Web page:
Today the chairman of the House appropriations subcommittee in charge of funding the Department of Justice, John Culberson (R-Texas), put the Obama administration on notice that it must take steps to rein in sanctuary jurisdictions or risk problems getting approval for its own budget requests. In addition, Culberson announced that he will begin requiring local jurisdictions to follow federal law and stop obstructing communication with immigration agencies as a condition for receiving certain federal law enforcement funding.
In a sternly worded letter to Attorney General Loretta Lynch, Culberson said that he has a responsibility to ensure that state and local law enforcement agencies are following federal law before they can get federal grants. He said that sanctuary policies restricting communication between local and federal officials are a clear violation of Section 1373 of the Immigration and Nationality Act. Among the jurisdictions that have imposed such policies are San Francisco, Cook County, Ill., and New York City. In addition to prohibiting local officers from communicating with immigration authorities, these jurisdictions bar federal officers from coming into jails to interview or arrest deportable criminals.
State and local sanctuary policies obstruct immigration enforcement and cause the release of criminal aliens back to the streets of American communities. According to ICE records that the Center obtained in a FOIA request, in 2014 more than 9,000 criminal aliens that ICE was seeking to deport were instead released. More than 2,300 of these criminal aliens went on to commit additional crimes within just a few months.
The three law enforcement funding programs that could become off-limits to sanctuaries currently dispense more than $1 billion a year to state and local agencies.
Mr. Culberson contacted the Center shortly after the publication of this information in July, saying that he had long sought concrete information on the extent of this problem and that he was determined to use his authority to address it. The Center has compiled a list of over 300 cities, counties, and states that have laws, ordinances, regulations, resolutions, policies, or other practices that protect criminal aliens from deportation — either by refusing to or prohibiting agencies from complying with ICE detainers, imposing unreasonable conditions on detainer acceptance, or otherwise impeding open communication and information exchanges between their employees or officers and federal immigration officers. These jurisdictions are noted on a map here.
Culberson's letter outlines several steps he expects the Justice Department to take:
- Work with sanctuary jurisdictions to change their policies, and if they do not, take legal action to compel their compliance with federal law;
- Beginning this year, amend the grant application forms for the Byrne/Justice Assistance Grants (JAG), Community Oriented Policing Services (COPS) grants, and State Criminal Alien Assistance Program (SCAAP) reimbursement program to require agencies seeking these funds to swear that they do not have policies that violate Section 1373; and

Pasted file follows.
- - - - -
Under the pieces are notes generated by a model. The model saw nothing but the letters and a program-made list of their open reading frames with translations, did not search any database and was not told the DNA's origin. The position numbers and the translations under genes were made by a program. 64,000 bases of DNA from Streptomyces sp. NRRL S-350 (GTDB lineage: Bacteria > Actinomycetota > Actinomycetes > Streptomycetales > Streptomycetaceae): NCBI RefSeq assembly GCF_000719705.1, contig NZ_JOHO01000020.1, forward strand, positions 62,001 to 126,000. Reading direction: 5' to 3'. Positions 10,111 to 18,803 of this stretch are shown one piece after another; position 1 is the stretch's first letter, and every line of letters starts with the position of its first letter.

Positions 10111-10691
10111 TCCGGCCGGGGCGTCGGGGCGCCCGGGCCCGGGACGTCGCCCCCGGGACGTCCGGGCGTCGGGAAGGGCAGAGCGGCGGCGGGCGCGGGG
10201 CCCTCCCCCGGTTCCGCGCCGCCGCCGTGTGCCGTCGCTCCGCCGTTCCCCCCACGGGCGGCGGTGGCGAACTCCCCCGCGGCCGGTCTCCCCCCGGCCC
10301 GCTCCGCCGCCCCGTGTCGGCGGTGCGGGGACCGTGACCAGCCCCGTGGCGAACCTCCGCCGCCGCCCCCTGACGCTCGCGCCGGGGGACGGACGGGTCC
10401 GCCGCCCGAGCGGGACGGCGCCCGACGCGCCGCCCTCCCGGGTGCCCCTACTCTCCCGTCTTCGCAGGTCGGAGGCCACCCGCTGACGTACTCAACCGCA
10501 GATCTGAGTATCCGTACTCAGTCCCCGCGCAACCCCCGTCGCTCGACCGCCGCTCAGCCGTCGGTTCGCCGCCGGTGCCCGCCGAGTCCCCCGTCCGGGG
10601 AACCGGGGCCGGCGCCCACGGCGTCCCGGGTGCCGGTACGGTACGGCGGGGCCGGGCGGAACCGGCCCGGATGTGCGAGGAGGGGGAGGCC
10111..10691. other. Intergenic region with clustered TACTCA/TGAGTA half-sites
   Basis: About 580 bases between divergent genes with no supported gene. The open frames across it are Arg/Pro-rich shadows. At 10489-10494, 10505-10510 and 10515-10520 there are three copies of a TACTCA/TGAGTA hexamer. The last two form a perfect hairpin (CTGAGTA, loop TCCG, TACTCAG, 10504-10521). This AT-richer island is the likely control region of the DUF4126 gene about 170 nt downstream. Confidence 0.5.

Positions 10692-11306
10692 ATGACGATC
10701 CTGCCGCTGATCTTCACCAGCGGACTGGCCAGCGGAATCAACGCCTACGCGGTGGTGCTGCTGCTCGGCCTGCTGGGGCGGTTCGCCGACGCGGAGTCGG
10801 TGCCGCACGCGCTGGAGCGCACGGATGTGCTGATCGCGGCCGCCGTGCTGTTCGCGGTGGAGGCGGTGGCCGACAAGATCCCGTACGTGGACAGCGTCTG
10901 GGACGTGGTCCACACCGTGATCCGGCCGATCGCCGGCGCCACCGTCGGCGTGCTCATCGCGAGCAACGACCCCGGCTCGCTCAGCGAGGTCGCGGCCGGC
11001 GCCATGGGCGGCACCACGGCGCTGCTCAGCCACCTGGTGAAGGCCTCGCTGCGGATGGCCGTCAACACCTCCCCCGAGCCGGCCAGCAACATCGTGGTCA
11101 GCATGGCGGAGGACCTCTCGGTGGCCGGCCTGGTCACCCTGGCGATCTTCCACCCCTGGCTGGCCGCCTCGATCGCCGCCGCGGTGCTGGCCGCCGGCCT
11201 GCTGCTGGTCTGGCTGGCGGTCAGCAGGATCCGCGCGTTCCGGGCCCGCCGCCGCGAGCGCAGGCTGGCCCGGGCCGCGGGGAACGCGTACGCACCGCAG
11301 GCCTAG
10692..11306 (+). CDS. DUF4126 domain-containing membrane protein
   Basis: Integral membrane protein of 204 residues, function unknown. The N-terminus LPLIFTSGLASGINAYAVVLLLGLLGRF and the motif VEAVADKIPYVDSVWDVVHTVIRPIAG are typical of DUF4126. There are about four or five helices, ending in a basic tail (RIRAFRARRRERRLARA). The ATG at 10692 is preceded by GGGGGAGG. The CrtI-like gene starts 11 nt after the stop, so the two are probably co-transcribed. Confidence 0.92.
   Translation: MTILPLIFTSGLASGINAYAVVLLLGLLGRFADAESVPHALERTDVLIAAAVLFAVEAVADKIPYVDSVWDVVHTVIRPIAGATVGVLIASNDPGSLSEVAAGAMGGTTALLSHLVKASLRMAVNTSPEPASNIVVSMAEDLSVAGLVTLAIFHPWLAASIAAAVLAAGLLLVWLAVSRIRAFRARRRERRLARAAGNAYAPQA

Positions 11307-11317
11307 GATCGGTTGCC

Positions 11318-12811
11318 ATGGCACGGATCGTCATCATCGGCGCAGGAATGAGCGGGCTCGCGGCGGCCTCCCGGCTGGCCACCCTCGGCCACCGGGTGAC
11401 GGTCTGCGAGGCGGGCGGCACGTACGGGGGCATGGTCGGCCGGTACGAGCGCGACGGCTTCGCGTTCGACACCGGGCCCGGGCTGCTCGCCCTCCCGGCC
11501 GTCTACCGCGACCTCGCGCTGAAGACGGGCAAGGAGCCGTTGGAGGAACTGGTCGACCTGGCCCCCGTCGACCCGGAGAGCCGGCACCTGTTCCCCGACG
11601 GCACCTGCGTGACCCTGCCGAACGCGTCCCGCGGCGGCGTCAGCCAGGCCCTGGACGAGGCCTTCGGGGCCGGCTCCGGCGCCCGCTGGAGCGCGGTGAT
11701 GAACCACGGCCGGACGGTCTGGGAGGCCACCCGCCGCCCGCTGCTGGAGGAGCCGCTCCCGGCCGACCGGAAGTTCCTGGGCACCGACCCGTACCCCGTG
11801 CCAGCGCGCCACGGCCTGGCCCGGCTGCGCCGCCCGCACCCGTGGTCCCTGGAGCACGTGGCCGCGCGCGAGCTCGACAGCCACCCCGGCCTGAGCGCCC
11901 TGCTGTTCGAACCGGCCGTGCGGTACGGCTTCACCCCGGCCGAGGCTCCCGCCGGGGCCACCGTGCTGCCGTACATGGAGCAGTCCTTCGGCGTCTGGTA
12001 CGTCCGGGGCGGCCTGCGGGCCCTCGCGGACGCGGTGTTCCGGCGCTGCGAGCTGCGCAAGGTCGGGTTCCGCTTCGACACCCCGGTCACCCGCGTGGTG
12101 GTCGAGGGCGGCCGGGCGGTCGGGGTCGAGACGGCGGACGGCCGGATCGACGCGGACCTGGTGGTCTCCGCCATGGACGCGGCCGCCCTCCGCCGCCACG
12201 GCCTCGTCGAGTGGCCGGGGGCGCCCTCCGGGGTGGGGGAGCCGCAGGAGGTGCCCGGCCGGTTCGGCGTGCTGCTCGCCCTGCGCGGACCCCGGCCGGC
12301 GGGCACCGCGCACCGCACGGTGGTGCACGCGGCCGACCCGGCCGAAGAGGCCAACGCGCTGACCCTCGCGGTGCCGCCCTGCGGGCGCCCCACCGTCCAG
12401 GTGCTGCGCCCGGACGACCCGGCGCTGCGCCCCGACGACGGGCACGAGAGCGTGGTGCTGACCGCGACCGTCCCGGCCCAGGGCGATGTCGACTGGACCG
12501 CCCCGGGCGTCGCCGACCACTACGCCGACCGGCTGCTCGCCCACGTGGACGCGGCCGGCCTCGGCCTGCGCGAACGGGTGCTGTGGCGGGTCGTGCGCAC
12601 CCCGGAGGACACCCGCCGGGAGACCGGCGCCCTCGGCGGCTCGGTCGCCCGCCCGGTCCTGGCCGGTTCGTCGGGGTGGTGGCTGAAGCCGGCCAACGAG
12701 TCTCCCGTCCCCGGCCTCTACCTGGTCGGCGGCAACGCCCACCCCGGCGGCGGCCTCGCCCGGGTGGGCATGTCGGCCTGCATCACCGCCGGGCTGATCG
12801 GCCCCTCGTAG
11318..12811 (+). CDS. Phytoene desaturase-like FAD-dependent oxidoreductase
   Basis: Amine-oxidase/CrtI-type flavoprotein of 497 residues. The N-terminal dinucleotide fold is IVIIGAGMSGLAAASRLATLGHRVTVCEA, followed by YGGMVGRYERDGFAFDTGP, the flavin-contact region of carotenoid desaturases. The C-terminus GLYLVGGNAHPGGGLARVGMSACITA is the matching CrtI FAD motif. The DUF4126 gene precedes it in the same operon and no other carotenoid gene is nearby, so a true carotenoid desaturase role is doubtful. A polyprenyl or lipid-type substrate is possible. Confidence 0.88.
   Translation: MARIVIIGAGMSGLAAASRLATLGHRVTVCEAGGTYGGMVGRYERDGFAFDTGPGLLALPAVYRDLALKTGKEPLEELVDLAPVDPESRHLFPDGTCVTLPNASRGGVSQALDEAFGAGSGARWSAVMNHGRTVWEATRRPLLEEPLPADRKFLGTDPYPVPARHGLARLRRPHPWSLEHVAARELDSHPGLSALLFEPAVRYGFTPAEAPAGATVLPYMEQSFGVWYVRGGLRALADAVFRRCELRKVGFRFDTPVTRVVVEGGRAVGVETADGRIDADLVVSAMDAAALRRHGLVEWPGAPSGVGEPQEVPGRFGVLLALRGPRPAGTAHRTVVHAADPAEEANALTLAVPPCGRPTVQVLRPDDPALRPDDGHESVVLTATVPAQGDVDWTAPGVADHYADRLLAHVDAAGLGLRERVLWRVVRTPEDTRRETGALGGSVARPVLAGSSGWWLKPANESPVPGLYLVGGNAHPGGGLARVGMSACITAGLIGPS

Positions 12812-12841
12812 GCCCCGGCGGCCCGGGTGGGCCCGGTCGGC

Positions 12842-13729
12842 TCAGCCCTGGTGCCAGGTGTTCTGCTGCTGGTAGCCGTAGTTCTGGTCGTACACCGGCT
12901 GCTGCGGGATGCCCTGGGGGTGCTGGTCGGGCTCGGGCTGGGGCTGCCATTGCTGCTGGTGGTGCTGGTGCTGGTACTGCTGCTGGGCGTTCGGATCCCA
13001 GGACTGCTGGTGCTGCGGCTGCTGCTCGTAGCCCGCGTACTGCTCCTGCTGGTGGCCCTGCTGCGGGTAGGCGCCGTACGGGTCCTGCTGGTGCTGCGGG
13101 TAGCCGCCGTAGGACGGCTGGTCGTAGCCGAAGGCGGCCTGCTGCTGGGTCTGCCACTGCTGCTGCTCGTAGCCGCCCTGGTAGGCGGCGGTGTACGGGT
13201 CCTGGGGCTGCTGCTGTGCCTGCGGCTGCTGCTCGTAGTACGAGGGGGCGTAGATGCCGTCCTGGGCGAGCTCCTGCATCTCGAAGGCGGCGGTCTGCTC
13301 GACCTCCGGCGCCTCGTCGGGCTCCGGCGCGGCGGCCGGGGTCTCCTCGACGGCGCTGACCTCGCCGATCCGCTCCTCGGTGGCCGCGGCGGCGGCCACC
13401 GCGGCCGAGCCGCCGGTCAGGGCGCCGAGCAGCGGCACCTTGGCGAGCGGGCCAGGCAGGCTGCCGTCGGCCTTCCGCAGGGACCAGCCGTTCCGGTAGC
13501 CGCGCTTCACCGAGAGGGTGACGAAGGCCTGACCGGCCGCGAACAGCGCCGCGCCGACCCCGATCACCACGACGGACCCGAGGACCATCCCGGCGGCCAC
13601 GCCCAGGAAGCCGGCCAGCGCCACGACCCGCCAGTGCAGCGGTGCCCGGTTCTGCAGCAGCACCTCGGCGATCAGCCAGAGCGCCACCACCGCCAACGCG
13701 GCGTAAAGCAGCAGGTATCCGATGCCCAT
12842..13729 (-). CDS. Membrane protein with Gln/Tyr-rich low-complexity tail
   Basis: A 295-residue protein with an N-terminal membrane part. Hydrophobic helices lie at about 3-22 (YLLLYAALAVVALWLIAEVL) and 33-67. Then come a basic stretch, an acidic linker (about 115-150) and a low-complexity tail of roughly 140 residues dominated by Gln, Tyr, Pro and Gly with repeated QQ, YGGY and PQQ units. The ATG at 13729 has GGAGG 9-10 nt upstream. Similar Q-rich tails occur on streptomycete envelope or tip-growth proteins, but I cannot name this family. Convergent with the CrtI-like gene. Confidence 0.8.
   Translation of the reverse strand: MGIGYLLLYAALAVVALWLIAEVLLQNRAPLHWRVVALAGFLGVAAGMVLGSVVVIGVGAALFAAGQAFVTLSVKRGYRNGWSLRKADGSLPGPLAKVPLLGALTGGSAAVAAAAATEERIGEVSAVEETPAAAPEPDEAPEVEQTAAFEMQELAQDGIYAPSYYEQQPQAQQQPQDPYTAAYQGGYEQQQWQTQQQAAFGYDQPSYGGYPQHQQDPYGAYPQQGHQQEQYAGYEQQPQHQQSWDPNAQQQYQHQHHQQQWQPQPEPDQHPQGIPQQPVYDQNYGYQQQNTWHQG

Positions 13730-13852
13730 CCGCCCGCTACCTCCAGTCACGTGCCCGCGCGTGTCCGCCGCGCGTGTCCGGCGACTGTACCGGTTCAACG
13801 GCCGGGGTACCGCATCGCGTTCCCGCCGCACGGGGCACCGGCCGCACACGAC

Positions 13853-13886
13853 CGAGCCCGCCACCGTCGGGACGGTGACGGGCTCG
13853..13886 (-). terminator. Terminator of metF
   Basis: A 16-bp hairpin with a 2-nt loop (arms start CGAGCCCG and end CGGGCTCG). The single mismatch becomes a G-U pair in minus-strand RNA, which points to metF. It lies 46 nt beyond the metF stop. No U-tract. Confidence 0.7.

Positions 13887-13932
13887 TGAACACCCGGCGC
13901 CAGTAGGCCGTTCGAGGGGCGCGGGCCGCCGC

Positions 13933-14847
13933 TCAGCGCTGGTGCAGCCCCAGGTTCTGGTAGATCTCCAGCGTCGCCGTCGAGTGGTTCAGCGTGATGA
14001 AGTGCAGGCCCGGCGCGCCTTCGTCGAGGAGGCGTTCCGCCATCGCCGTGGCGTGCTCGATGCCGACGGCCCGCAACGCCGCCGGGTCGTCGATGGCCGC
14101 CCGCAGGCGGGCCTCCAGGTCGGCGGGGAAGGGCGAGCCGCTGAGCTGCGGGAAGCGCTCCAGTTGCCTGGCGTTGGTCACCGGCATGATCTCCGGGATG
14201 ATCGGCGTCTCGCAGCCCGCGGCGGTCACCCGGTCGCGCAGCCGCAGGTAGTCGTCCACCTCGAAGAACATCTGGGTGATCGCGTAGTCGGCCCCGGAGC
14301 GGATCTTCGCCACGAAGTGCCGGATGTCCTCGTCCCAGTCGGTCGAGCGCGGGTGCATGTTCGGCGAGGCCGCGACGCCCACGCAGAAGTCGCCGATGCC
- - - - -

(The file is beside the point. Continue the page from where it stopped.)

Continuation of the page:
- Deny funding to any non-compliant sanctuary jurisdictions.
In addition, he asks the attorney general to look at whether jurisdictions that release criminal aliens sought by ICE are in violation of 8 USC 1324, the federal felony statute that prohibits anyone from shielding illegal aliens from detection. After all, these jurisdictions have been notified in writing by the detainers (federal Form I-247) that the aliens' identities and status have been confirmed by biometric fingerprint matching, and that federal agents wish to take custody of the aliens, and/or to be notified of the date, time, and place of release — so the sanctuaries are knowingly releasing deportable aliens sought by ICE. He said that he will consider applying this section of the law next year to block funding to jurisdictions that release criminal aliens sought by ICE. This action could affect the hundreds of agencies that fail to comply with or accept ICE detainers, for example.
Culberson warned that if the administration stubbornly continues to tolerate sanctuaries, he will find it hard to look favorably on any spending requests from DOJ in the coming appropriations season: "I hope the attorney general will do the right thing here so that I am not compelled to object to relevant portions of the Department's spending plan and reprogramming requests. Any refusal by the Department to comply with these reasonable and timely requests will factor heavily in my consideration of their 2017 budget requests."
Even following public outcry over a series of cases of murders committed by criminal aliens after release by sanctuaries, including the killing of Kate Steinle in San Francisco, the Obama administration has resisted calls for action to discourage or punish the jurisdictions that obstruct immigration enforcement. Instead, it has pressed ahead in implementing the so-called Priority Enforcement Program, which explicitly allows sanctuary policies that violate federal law. It's clear that the administration is more interested in protecting criminal aliens than in protecting the public from their acts; now we'll see if the Department of Justice is willing to jeopardize its own funding to spare sanctuaries from being sanctioned, and if the sanctuaries are willing to sacrifice federal funding in order to protect criminal aliens.